• tazcrashtazcrash Posts: 1,852
    I would say that you did a boneless one, not using twine to hold it together possibly made it seperate and lose moisture, also the bone in is the way to go if you ask me, I have done both and by far preferr bone in.
    +1 on this. Tying it will give you a more uniform hunk of meat. 
    If you don't have twine, you can also try a roast rack to hold it together
    Bx - > NJ ->TX!!! 
    All to get cheaper brisket! 
  • I would say that you did a boneless one, not using twine to hold it together possibly made it seperate and lose moisture, also the bone in is the way to go if you ask me, I have done both and by far preferr bone in.
    +1 on this. Tying it will give you a more uniform hunk of meat. 
    If you don't have twine, you can also try a roast rack to hold it together
    <br

    +2-they nailed it. bone in next time. Not that the boneless can't be done perfectly, they just are not as uniform and therefore harder to get right every time.
    1- LGBE
    1- KBQ C-60 (The Dishwasher)
    I- Blackstone 36" Griddle
    1- Sweet-A$$ Roccbox Pizza Oven
    1-Very Understanding and Forgiving Wife
  • fletcherfamfletcherfam Posts: 932
    Interesting. Funny in researching this it never came up on the forum that I saw... Oh well. I still have one boneless left (7lb) I will try foiling it to keep the moisture in.
  • tazcrashtazcrash Posts: 1,852
    edited July 2012
    Don't give up on boneless ones. I've done them, more than bone in, and they are delicious, cant say better or worst than bone in because I haven't made a bone in on the egg yet.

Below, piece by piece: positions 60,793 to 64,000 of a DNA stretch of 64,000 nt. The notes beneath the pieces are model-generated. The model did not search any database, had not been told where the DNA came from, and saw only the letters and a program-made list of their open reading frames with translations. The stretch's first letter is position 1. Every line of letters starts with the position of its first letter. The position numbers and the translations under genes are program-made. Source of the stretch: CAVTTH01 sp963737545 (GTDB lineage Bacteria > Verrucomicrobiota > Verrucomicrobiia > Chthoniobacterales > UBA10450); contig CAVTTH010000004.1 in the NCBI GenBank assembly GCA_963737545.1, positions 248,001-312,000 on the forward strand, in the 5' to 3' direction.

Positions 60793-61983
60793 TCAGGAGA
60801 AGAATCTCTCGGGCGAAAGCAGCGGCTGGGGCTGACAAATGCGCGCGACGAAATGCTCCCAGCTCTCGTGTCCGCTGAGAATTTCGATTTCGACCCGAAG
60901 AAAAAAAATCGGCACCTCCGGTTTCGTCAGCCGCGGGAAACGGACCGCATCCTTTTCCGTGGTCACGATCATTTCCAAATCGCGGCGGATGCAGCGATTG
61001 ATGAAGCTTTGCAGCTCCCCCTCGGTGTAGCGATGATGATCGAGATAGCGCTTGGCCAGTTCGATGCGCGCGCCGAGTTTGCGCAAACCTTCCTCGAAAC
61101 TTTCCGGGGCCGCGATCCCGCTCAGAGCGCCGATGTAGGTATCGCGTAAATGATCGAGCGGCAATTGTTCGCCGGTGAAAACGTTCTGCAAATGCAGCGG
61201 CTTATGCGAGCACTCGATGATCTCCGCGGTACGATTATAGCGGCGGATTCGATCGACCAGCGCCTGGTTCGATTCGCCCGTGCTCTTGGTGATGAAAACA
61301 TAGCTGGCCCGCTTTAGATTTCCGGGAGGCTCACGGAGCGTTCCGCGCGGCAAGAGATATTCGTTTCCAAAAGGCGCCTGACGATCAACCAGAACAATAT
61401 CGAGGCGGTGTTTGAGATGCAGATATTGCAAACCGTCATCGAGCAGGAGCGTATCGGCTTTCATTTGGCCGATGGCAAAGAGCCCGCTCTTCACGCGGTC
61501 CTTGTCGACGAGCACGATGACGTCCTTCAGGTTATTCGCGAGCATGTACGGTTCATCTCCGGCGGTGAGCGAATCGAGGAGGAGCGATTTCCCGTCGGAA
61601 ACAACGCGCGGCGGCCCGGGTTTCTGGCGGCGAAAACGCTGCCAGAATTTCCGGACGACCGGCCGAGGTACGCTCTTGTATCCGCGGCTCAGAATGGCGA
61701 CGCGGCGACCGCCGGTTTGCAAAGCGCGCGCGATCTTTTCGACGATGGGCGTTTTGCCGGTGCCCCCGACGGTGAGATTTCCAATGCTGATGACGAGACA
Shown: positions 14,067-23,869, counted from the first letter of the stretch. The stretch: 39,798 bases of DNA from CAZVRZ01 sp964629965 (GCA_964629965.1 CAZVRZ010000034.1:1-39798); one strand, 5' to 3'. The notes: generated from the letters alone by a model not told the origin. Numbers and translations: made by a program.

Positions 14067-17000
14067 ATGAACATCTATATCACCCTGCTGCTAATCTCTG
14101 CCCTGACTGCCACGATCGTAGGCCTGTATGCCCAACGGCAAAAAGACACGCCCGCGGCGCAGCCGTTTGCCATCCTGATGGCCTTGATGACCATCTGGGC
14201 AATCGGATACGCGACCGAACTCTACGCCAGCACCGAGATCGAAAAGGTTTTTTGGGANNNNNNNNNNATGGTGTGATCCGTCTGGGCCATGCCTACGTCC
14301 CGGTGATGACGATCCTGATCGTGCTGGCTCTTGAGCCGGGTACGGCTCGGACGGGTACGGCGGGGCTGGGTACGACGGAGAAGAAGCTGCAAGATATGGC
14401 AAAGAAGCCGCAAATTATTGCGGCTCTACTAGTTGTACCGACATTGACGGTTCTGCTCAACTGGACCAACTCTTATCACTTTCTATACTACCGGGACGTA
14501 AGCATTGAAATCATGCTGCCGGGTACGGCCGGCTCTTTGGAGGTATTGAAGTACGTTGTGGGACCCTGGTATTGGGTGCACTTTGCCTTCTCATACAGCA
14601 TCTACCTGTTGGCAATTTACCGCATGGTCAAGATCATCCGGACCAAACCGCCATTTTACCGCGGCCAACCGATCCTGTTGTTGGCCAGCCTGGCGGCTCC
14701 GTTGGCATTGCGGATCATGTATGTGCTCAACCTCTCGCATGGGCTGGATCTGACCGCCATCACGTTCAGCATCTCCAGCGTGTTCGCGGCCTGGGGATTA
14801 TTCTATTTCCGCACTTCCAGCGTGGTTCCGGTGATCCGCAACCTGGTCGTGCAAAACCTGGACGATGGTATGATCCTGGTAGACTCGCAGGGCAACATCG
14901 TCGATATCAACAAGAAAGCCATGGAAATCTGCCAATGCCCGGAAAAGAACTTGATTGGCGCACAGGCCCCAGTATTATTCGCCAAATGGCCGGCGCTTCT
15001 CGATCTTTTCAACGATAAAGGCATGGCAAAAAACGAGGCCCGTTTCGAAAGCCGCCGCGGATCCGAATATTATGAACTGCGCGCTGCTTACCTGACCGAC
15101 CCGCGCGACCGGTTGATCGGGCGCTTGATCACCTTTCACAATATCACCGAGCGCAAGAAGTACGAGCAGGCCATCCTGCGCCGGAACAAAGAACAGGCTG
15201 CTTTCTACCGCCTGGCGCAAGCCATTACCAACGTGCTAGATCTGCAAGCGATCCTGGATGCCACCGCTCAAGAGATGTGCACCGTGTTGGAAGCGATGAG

Hmmmm maybe a side by side in the future 

    Bx - > NJ ->TX!!! 
    All to get cheaper brisket! 
  • They are normally fine and you should not need to foil either way. Foil kills the crust. Just try it normally again and if you truss it up, make sure its even
    1- LGBE
    1- KBQ C-60 (The Dishwasher)
    I- Blackstone 36" Griddle
    1- Sweet-A$$ Roccbox Pizza Oven
    1-Very Understanding and Forgiving Wife
  • Rich_ieRich_ie Posts: 268
    To much bark try and wrap in foil in the middle of the cook. Wrapping will (should) speed up the cook. You might try for the 1st 3-4 hours unwrapped then wrap for 3-5 then unwrapped till temp is reached. Let us know what you do and how it works. 
  • lousubcaplousubcap Posts: 16,541
    edited July 2012
    And the mystery is solved...FWIW-I am a lazy BGE guy-I will spend as much effort and time as required in the prep work for low& slow cooks (food and fire) but once turned over to the BGE-to the maximum extent possible I let it do all the work-don't foil, don't mop, don't lift the dome til temperature says its time.  Keep it simple in the execution.  But just an opinion and we all know what those are worth :)>-
    Louisville;  L & S BGEs, PBC, Lang 36; Burnin' wood in the neighbourhood. # 38 for the win.  Life is too short for light/lite beer.  
  • I'm same a cap. Time for a cocktail once on the egg.......and maybe a few before :).
    1- LGBE
    1- KBQ C-60 (The Dishwasher)
    I- Blackstone 36" Griddle
    1- Sweet-A$$ Roccbox Pizza Oven
    1-Very Understanding and Forgiving Wife
  • fletcherfamfletcherfam Posts: 932
    Yea, I will have to say cooking the pork shoulder was the easiest cook I have ever done in my life, rub mustard, dizzy dust, put it in, come back in 14 1/2 hours. Pretty simple.
  • BrownieBrownie Posts: 1,023
    Love the dizzy dust! Picked up coarse grind for my 4th of July butt. It had stalactites connecting to the grid, it really caramelized nice.
  • EggucatedEggucated Posts: 213
    And the mystery is solved...FWIW-I am a lazy BGE guy-I will spend as much effort and time as required in the prep work for low& slow cooks (food and fire) but once turned over to the BGE-to the maximum extent possible I let it do all the work-don't foil, don't mop, don't lift the dome til temperature says its time.  Keep it simple in the execution.  But just an opinion and we all know what those are worth :)>-



    I'm with Cap and Centex less science, More egg magic!
    Thanks, Mike "Live in such a way that if anyone should speak badly of you, no one will believe it."